It's a tsunami of lies.
It's an avalanche of falsehoods. It's a deluge, a torrent, a rockslide, a barrage, an onslaught, a blitzkrieg.
President Donald Trump has made more than 10,000 false or misleading statements since becoming president — on the size of the inaugural crowd, the number of steel plants being built in America and whether he knew about hush-money payments to Stormy Daniels, to name just three.
And as unbelievable as it sounds, the tempo is picking up dramatically.
On Tuesday, an oddsmaker predicted that the prevaricator-in-chief will tell 22,500 false statements by Election Day 2020.
“As the election approaches and the number of rallies, debates and opportunities to discuss policy is magnified, we are expecting all-time highs in the number of false statements from President Trump,” said odds consultant John Lester of BookMaker.eu
The gambling site sent out its prediction as an email blast on Tuesday, and when I followed up with Lester, he told me that Trump is more likely to bend the truth when he is "caught up in the excitement of crowd reaction" and when he is discussing policy.
The site — which uses The Washington Post’s Fact-Checker as its measuring rod — has been burned before by underestimating the president’s tendencies.
After Trump gave his first address from the Oval Office (on border security) last January, the site had to pay out nearly $300,000 to people who had bet that he would tell more than 3½ lies during his televised talk.
"We knew we were in trouble early with this one," Lester, at the time, told BuzzFeed News. The Post, as it turned out, clocked six presidential falsehoods in that talk. The site's experts had reasoned that Trump would be constrained by the address's short duration and the fact that the world was watching.
Clearly, they didn't know who they were dealing with: the greatest.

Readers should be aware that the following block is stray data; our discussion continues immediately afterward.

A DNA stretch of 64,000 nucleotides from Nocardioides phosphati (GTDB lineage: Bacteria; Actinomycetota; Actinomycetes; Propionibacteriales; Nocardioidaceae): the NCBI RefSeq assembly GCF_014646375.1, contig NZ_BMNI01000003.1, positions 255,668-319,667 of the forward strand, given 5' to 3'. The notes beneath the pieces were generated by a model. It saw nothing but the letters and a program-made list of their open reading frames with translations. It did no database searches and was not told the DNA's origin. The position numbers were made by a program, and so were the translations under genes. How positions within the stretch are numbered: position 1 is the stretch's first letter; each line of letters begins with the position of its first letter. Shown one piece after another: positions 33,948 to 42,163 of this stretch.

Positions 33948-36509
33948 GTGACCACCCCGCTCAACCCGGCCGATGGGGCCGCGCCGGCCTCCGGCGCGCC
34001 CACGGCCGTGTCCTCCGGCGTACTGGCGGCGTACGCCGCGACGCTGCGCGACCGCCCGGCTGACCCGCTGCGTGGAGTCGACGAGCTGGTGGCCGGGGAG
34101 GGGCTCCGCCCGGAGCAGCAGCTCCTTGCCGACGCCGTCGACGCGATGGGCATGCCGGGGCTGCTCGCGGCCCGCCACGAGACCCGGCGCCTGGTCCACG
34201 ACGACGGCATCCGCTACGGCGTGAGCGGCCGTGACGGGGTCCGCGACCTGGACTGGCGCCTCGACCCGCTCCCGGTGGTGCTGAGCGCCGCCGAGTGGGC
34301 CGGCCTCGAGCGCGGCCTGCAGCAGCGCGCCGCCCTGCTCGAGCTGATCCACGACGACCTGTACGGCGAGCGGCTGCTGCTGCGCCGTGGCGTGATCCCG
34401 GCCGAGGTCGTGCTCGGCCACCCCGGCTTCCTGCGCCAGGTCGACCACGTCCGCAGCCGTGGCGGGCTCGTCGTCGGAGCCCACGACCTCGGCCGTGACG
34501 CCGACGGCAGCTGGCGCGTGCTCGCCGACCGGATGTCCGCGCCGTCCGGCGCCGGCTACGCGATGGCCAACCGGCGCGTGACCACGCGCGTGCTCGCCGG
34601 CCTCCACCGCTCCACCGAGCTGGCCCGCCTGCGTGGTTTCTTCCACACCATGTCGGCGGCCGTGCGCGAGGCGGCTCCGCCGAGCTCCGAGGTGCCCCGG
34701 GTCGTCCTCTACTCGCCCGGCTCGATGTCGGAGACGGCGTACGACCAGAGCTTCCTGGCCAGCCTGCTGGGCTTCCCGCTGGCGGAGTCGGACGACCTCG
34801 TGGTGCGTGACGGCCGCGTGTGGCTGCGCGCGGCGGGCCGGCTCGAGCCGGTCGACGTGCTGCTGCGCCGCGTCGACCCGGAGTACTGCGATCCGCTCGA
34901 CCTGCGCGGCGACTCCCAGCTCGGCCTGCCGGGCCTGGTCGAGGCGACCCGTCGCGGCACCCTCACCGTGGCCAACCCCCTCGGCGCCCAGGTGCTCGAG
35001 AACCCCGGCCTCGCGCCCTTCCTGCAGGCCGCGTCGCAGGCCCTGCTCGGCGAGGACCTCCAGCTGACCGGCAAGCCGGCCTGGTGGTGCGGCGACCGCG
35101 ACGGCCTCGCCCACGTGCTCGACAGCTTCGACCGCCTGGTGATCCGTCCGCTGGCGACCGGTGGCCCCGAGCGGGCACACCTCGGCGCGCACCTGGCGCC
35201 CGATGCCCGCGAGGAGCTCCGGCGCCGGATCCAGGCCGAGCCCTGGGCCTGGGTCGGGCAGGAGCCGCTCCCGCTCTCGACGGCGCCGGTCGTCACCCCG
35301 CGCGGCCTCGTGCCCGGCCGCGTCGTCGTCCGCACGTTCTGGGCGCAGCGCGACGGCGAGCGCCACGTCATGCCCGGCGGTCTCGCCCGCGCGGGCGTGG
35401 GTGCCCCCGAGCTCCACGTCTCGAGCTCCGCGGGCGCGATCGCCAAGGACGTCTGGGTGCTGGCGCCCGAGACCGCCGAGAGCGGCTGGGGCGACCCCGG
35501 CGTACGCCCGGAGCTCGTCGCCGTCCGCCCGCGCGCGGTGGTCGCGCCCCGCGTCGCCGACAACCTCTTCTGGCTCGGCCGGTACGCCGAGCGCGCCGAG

At some point, and we've definitely arrived there, the number of presidential falsehoods overcomes the public's ability to care.
The thinking seems to go like this: We get it, already. He lies a lot. Now, back to whether James Holzhauer will win big again tonight on "Jeopardy!" or whether the Nationals bullpen will get fixed.
But it does matter. Lies — especially repetitive lies — are a crucial part of how propaganda works. Truth is a basic part of a functioning democracy.
And the press is supposed to hold powerful figures accountable for their misdeeds.
So, to do their jobs, the news media can't engage in business as usual.
Yes, they have to do the hard work of fact-checking and keeping track.
But they also have to bring some new tools and techniques — and maybe a new attitude — to the project.
First off, they should stop using euphemisms, such as the New York Times did the other day when on Twitter it described one particularly brutal falsehood by Trump — that doctors and mothers collaborate to execute newborns — as a case of the president reviving “an inaccurate refrain.”
As one Twitter wag put it, an inaccurate refrain is when the Jimi Hendrix lyric from "Purple Haze" is bungled as " 'Scuse me, while I kiss this guy." This, on the other hand, is a despicable lie.
The Times is far from alone in this tendency to soft-pedal, as Daniel Dale, the excellent Washington correspondent for the Toronto Star, told Benjamin Hart of New York magazine.
"I think our job as journalists is to call things what they are. And so if someone commits 100 crimes, you don’t say, 'We’re gonna call the first two ‘crimes’ and the second one’ — I don’t know what the softer word would be — ‘non-legal behavior.’ "
"If we use the word 'lie' 100 times in a week, you know, people are gonna think we're biased or the word is gonna lose its power. But, to me, if there's 100 lies, you use the word 'lie' 100 times."
Editors have noted, reasonably enough, that the word lie denotes intentionality, and it's sometimes unclear if Trump's misleading statements are always intentional or just what some have called his "word salad."
But when appropriate, say so, as a Post editorial did recently with this headline on Trump's border separation policy: "Lie No. 10,000 is really a whopper."
Dale would also like to see reporters challenge the president more directly and more often on false statements, even small ones such as his recently saying that his father was born in Germany, when it was actually New York.
Do it, he suggests, in the president's frequent, informal gaggles with reporters. ("Why did you say that your father was born in Germany?")
"I don't expect that a more confrontational approach would result in him being dramatically exposed and no one supporting him anymore," he said. But it would be worthwhile anyway.
And look for innovative ways to tell the story of the endless lies, as the Times did in a graphic, putting to rest the often-heard argument from Trump supporters that "all presidents lie, you guys are just picking on our guy."
None of this, of course, will solve the problem. It's unlikely to reverse the avalanche or slow the ever-increasing pace.
But it may help an overwhelmed and numbed public find renewed reason to care.
Margaret Sullivan is The Washington Post’s media columnist. Previously, she was the New York Times public editor, and the chief editor of the Buffalo News, her hometown paper.